Helping people with computers... one answer at a time.
External hard drives are a great convenience, but they're often used in different ways. As a result, maintenance needs may also be different.
Should I treat my external drive (used for backups) just like I do my internal drive which is subject to regular maintenance tasks like Disk Cleanup, Defragging and so on?
As with so many things, "it depends".
Whether or not, or how, you need to maintain your external drive depends on exactly how you use it.
Understanding what each of those maintenance tasks really do should help you decide.
You mention that you're using your drive for backups, so this part may not apply to you. But then again, depending on what you mean by "backup", it might.
I don't even have to ask how you use the drive for this one, the test is simple: if your external drive died and was completely unrecoverable, would that be a disaster or an inconvenience? Would you lose things that you cared about?
If it'd be a disaster you know what that means: you should be backing up the contents of your external drive. Perhaps you'd get another external drive to backup to, perhaps you'd backup your external drive to your internal and vice versa (totally valid, as long as the data is in two places on two different hard drives), but you should be doing something.
To be honest, I don't even run this on my primary drive, but then I'm also a little geekier than average and know what to clean up manually and when.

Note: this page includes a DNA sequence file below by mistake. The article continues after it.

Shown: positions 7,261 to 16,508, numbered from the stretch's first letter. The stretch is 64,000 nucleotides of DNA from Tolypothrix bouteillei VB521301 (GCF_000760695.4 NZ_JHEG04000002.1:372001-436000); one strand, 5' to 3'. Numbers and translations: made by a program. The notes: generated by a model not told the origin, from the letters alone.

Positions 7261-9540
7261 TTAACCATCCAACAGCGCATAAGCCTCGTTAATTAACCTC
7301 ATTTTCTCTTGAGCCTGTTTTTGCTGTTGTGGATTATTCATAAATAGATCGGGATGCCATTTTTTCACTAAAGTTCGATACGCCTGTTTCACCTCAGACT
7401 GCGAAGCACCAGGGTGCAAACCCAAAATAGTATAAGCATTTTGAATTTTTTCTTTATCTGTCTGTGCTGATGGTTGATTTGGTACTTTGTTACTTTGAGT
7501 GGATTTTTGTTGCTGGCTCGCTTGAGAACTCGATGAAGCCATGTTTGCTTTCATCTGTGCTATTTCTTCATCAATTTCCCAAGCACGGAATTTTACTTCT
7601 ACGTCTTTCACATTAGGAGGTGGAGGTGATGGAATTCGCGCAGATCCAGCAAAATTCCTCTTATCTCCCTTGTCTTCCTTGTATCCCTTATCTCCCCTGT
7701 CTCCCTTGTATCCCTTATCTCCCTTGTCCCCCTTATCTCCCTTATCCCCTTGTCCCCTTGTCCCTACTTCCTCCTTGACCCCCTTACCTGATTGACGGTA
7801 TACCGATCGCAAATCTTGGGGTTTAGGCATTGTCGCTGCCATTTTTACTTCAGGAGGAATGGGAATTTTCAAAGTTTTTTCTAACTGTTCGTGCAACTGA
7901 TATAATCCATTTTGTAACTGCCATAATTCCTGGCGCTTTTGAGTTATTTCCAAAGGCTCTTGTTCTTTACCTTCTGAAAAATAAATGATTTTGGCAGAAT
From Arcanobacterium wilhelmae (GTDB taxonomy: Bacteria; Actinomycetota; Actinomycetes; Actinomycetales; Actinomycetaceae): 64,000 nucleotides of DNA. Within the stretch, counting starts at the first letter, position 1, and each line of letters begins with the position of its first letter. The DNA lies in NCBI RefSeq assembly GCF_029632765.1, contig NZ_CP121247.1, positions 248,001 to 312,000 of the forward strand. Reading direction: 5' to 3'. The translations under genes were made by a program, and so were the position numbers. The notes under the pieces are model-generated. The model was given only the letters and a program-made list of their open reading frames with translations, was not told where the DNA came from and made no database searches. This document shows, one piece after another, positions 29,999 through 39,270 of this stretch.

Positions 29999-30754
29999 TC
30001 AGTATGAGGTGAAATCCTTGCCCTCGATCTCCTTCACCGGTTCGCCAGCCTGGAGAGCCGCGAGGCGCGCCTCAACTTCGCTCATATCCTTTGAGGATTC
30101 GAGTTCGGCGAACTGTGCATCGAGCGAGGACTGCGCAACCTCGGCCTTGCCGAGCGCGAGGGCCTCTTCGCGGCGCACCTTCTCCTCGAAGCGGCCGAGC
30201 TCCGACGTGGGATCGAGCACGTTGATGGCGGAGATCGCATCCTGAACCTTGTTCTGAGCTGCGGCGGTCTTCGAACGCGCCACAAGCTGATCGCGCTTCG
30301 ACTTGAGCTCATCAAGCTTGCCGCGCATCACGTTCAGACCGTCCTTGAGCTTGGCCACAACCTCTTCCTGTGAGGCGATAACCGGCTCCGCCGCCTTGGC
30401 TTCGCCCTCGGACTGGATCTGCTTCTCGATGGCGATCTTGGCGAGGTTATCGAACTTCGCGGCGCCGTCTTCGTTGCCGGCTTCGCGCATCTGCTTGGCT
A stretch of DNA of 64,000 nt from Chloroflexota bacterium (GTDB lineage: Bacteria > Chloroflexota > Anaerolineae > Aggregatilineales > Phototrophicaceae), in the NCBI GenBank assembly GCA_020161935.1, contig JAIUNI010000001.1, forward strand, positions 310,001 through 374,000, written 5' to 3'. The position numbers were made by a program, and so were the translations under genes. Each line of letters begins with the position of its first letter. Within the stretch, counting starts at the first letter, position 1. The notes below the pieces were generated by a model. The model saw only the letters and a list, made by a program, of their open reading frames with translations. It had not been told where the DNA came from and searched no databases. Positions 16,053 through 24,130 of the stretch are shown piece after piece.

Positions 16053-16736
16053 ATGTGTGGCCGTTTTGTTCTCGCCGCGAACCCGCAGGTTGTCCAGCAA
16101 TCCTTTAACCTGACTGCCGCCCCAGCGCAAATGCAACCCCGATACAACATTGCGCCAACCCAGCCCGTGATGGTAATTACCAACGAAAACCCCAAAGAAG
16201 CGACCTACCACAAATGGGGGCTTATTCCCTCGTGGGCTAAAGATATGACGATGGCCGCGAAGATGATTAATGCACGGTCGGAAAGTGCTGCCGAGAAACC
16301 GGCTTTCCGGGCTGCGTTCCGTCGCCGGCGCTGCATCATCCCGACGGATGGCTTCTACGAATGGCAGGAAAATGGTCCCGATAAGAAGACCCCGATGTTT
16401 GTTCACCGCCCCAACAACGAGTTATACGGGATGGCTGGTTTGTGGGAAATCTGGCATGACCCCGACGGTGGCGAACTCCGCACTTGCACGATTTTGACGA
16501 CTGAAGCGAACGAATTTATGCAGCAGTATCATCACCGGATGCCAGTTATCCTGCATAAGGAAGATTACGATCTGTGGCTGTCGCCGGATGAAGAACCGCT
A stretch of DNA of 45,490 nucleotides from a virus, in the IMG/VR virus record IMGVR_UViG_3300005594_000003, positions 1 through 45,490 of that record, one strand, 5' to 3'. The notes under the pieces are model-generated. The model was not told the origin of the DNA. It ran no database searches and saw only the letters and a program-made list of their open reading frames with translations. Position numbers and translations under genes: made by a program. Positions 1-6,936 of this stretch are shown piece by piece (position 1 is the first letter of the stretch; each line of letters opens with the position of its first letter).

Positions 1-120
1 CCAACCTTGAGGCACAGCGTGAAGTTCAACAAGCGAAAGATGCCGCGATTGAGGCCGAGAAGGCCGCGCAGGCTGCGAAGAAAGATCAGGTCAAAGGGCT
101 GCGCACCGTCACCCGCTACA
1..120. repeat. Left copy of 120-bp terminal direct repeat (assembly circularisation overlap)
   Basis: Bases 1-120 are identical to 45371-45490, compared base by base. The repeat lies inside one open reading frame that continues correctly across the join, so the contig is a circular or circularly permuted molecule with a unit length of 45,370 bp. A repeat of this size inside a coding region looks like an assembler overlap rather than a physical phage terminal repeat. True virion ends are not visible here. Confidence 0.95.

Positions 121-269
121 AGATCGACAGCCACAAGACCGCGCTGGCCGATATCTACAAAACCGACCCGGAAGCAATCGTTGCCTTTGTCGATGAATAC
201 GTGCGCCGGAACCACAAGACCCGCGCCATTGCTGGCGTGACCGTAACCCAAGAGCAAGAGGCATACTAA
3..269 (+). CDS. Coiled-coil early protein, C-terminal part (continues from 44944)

If all you do is run a backup program to your external drive, then the only thing you need to do in terms of cleanup is keep an eye on disk space. When the drive starts to get too full, you'll need to delete something. Exactly what depends on how long you want to keep your backups, and exactly how depends on the backup program you're using. But there's nothing that the disk clean up utility would do that would help.
If you use your external drive for other things disk cleanup may help, but in reality it's still going to be focused on items that more traditionally live on your primary or system hard drive. Even if you're doing things other than backup with your external drive you should probably still just keep an eye on the amount of free space on the drive and take appropriate action if it gets too full.
First, realize that defragmenting a drive is only a performance optimization. In other words the only reason to defragment is to increase (or maintain) the speed of your hard disk. Particularly with an external drive, the USB or Firewire interface will often be the real limiting factor on speed and defragmenting the disk will have little to no impact.
In my opinion defragmenting is really also only called for if the drive is "busy". By that I mean that lots of files are being created, deleted, written to, moved around and so on, every day. That's typically not what happens on a backup drive. They get written to infrequently (when the backups happen) and that's about it.
Fortunately with most defragmenting tools, Windows built-in tools included, you can tell whether or not defragmenting even stands a chance of being helpful by running the analysis that the tools offer. I'll bet that the majority of the time there's simply no need.
Since external hard drives are in their own case and have their own ventilation systems, this one's easy to overlook: it's probably a good idea to vacuum the ventilation holes to suck up any dust or debris that may have accumulated. This doesn't have to happen very often, not even as often as your main system's box. But since you should be giving your PC a quick vacuum every so often, that's a fine time to do the same with your external drive.
Just remember to turn both off when you break out the vacuum.